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Case Competition Workshop

Case Competition Workshop


On Monday April 3rd, we held our Case Competition Workshop with Britney Hu, a well-experienced case competition student and Sabrina De Bont, a judge from Standish Management, who shared their tips and resources on how to research and approach a case.


Why Case Comps?

  • Solve real-life business problems– beyond what you learn in classes

  • Find your unique strengths and values you bring to a team

  • Gain professional presentation & speaking skills

  • Applicable and useful for ALL majors, especially if you are interested in consulting, finance, or accounting

  • Tons of fun and international travel opportunities down the road


Introduction to Britney’s Case Comp Journey

  • First case competition was the Deloitte Case Competition 2021 and got first place.

  • ABSA case competition was on the same day and got second place!

  • Boeing Case Competition was the first and only case she didn’t place in.

  • RICC case competition this year was her biggest one and got second place.

  • Tryouts for UW GBCC this year


In case competitions, you are sent a file with the whole case, with questions and challenges you need to approach within the business proposal.


Britney’s Four Steps of Case Competitions

  1. Find a team that you work well with. When you first get that case comp and you get to the first step, BRAINSTORM! Read the case and brainstorm, then share with everyone!

  2. RESEARCH! Spend a lot of time on this– researching and solidifying your finances and the solutions that you have.

  3. Third step, SLIDES. Your slides should be the last priority that you have, once you get into more competitions, the easier the slide making gets.

  4. After you turn in your slides, PRACTICE! Know what you will say on the spot and the more that you research, the easier the practices will go because you know the concept of the case. This makes sure you present well.


Britney’s Tips and Tricks

  1. Tip Set 1

    1. Find a good team that you all get along with. If anything happens, talk with the coordinator.

    2. Please take time to bond with everyone in your first meeting so that you know how everyone works together.

  2. Tip Set 2

    1. During brainstorming, make sure everyone shares their ideas. If you don’t, no one will know your ideas, so speak up!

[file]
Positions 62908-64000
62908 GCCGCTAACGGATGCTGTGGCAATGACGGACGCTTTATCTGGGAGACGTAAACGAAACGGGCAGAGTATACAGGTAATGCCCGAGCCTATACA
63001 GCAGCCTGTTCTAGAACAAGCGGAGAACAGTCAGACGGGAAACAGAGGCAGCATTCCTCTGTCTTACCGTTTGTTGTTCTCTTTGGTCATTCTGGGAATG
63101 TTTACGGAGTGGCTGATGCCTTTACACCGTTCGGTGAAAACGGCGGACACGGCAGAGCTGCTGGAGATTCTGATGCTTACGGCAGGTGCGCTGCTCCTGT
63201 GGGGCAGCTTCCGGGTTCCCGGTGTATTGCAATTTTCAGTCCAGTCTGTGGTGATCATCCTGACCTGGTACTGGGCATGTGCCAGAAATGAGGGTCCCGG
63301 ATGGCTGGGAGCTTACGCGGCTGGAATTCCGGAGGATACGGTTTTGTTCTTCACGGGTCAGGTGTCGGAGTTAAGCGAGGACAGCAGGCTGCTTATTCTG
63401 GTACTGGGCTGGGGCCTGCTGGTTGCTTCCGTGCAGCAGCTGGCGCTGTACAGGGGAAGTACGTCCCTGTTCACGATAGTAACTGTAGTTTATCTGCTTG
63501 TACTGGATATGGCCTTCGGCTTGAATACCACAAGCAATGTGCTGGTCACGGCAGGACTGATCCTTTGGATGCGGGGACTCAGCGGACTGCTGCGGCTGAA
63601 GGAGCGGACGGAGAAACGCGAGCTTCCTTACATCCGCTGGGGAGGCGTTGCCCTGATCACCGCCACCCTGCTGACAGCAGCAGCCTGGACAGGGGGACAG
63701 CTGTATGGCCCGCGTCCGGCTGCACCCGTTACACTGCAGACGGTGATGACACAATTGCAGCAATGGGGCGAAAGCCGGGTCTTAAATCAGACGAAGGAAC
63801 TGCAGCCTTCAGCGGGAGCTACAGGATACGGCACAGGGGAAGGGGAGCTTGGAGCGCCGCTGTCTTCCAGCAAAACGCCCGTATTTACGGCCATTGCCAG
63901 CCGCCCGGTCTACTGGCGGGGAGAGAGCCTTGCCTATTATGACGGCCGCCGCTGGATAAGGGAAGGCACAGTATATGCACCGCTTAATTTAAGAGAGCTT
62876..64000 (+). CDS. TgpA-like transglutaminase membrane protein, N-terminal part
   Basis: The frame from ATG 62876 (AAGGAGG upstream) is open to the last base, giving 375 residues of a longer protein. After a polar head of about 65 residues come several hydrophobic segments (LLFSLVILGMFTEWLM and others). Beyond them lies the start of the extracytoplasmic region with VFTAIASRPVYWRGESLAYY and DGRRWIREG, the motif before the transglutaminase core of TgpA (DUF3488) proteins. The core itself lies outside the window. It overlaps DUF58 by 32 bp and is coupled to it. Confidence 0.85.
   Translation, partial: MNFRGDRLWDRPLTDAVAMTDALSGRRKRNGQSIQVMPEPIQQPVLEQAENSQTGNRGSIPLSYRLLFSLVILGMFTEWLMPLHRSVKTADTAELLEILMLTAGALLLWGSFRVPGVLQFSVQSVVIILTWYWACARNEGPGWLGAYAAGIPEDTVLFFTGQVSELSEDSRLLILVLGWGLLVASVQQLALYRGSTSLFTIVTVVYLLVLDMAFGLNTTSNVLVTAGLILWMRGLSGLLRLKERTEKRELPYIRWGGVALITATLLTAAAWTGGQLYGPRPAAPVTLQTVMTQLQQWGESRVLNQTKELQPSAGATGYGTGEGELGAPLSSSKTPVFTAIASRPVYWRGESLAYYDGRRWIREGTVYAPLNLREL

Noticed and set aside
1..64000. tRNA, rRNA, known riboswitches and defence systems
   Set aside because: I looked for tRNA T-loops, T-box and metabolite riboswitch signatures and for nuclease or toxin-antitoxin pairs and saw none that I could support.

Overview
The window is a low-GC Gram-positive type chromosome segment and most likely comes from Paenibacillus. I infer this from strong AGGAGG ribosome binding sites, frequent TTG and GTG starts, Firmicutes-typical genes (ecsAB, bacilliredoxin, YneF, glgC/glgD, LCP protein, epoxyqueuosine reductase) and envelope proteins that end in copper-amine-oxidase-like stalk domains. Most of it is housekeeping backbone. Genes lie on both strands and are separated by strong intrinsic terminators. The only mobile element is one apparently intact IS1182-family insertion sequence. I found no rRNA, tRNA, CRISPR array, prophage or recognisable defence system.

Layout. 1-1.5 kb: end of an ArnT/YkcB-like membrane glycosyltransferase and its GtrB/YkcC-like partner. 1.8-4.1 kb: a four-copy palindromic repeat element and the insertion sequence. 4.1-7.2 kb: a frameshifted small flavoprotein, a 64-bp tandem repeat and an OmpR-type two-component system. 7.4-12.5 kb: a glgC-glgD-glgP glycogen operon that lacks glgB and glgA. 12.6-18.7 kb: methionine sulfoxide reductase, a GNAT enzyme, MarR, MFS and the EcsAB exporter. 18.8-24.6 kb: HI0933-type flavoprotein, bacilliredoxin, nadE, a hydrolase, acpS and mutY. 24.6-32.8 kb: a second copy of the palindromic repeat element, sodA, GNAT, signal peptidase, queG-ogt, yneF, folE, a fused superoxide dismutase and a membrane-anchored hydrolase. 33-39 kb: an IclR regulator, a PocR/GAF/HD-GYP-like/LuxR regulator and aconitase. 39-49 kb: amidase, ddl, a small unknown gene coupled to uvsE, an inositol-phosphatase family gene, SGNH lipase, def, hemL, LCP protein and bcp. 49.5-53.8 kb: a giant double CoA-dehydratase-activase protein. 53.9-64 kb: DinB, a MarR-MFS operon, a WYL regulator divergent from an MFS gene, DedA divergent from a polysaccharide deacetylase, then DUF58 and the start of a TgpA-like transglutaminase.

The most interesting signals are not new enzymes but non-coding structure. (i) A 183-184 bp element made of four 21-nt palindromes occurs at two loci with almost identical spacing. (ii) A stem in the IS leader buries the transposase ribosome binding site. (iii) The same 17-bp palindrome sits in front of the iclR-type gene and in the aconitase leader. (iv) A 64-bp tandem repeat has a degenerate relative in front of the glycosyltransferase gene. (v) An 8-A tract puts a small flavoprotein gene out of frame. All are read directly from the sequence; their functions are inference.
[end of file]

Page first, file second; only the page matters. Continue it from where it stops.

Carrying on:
2. Communicate with group members on the role you have (research, strategy, marketing, finances, slides). Communication makes the process a lot easier.

  3. Tip Set 3

    1. Everyone talks and everyone answers questions. When you practice, everyone has to talk on the team because a key factor of case competitions is teamwork. Everyone should answer at least one question and know a little bit about everything, like why you chose the strategy that you chose.

    2. Body language! When you are presenting, do not awkwardly stand to the side or hide, go to the center of the room and talk to the judges as this helps the judges pay attention.

  4. Tip Set 4

    1. Make an appendix! When you are in the Q&A section, this helps you go to the relevant slide quickly.

    2. Also make a table of contents, as it makes it easier to show the judges what they need. This is also helpful since slide decks can get very long.


Q&A with Britney

Can you tell us more about your first competition?

She’s been doing case competitions for five years and last year was the first college one that she has done.


Similarity of case competitions to DECA?

Single Roleplays are different, but team role plays may be similar. You have different timelines to solidify your solution and present but overall it’s roughly about the same.


How do you practice?

You do not always have to make a script (Britney creates a bullet point list of things she wants to sell to the judges). A full script might lead to mess-ups, so you should write some key points.


Knowledge that is helpful for case competitions?